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Warts

Warts are non-cancerous skin growths caused by a viral infection in the top layer of the skin. Viruses that cause warts are called human papillomavirus (HPV). Warts are usually skin-colored and feel rough to the touch, but they can be dark, flat and smooth. Warts vary in appearance depending on the part of the body where it is growing.
There are several different kinds of warts including:

  • Common warts
  • Foot (Plantar) warts
  • Flat warts

Common warts usually grow on the fingers, around the nails and on the backs of the hands. They are more common where skin has been broken, for example where fingernails are bitten or hangnails picked. These are often called "seed" warts because the blood vessels to the wart produce black dots that look like seeds.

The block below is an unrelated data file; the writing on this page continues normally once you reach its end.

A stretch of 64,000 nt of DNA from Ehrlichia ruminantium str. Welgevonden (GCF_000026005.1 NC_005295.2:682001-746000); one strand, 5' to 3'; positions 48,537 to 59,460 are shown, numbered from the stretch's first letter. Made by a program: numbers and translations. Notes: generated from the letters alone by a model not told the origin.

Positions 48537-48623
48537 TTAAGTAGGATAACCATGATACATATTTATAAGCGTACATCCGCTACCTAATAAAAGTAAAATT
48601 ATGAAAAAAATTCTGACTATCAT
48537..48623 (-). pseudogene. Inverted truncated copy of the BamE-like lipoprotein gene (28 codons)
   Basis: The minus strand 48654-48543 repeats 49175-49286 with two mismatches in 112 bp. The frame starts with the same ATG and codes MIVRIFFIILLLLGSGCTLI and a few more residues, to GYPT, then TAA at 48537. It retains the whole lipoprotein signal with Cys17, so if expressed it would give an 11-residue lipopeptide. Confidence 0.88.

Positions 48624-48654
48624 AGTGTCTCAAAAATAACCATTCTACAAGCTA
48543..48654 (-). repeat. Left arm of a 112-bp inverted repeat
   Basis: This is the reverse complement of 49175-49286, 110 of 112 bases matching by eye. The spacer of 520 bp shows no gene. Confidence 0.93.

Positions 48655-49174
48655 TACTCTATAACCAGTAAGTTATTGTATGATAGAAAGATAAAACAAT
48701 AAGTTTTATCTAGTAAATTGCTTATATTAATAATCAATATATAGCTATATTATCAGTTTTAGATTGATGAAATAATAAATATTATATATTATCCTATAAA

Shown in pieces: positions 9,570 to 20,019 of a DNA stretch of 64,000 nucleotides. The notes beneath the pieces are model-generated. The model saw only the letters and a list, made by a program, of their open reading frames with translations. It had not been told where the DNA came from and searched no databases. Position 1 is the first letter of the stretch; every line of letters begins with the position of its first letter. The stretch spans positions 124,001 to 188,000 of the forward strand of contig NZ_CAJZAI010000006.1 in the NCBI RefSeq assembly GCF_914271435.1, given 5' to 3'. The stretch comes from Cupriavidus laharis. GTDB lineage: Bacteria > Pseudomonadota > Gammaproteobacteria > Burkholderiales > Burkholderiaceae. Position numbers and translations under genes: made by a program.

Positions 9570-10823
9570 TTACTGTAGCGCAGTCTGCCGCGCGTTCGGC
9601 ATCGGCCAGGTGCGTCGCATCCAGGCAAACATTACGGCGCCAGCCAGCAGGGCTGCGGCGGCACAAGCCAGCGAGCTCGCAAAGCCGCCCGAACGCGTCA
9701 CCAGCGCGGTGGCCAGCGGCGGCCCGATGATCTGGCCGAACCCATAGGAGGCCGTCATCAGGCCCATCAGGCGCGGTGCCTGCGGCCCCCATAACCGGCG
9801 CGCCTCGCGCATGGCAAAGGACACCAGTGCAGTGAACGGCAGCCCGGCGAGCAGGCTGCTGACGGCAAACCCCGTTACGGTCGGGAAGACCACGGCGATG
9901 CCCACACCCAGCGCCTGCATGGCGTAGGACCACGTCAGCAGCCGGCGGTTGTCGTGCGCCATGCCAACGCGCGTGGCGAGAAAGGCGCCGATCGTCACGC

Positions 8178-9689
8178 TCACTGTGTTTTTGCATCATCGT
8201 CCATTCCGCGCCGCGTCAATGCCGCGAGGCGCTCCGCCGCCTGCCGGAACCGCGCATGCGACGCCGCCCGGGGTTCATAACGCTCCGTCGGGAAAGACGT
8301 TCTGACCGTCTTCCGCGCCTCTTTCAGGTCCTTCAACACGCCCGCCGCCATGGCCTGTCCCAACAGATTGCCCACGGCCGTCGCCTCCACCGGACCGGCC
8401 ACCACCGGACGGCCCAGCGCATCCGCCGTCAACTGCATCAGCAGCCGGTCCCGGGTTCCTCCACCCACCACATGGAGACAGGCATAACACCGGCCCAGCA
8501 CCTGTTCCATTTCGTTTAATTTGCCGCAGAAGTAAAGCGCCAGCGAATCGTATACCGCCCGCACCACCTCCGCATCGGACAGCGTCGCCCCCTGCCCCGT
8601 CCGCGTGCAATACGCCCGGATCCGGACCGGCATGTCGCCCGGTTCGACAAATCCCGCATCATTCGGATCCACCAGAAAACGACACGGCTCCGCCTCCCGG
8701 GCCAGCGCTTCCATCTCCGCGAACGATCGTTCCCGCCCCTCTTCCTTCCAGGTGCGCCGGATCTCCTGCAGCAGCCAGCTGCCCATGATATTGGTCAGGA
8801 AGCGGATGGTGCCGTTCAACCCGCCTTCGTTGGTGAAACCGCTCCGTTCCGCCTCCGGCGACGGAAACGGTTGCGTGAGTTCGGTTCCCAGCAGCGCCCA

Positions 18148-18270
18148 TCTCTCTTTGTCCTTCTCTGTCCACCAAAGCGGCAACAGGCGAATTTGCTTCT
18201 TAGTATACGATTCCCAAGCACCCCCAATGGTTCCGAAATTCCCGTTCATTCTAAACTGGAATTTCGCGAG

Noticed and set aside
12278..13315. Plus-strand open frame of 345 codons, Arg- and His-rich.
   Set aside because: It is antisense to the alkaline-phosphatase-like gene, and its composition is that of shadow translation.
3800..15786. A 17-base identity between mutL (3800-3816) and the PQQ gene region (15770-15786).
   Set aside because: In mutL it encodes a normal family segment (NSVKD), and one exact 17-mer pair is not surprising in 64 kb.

Foot warts are usually on the soles (plantar area) of the feet and are called plantar warts.. Plantar warts have a bad reputation because they can be painful, feeling like a stone in the shoe.

Flat warts are smaller and smoother than other warts. They tend to grow in large numbers - 20 to 100 at any one time. They can occur anywhere, but in children they are most common on the face. In adults they are often found in the beard area in men and on the legs in women.

Warts are passed from person to person, sometimes indirectly. The time from the first contact to the time the warts have grown large enough to be seen is often several months. The risk of catching hand, foot, or flat warts from another person is small.

What should you expect from wart treatment?

Sometimes it seems as if new warts appear as fast as old ones go away. This may happen because the old warts have shed virus into the surrounding skin before they were treated. In reality new "baby" warts are growing up around the original "mother" warts. The best way to limit this is to treat new warts as quickly as they develop so they have little time to shed virus into nearby skin. A check by your dermatologist can help assure the treated wart has resolved completely.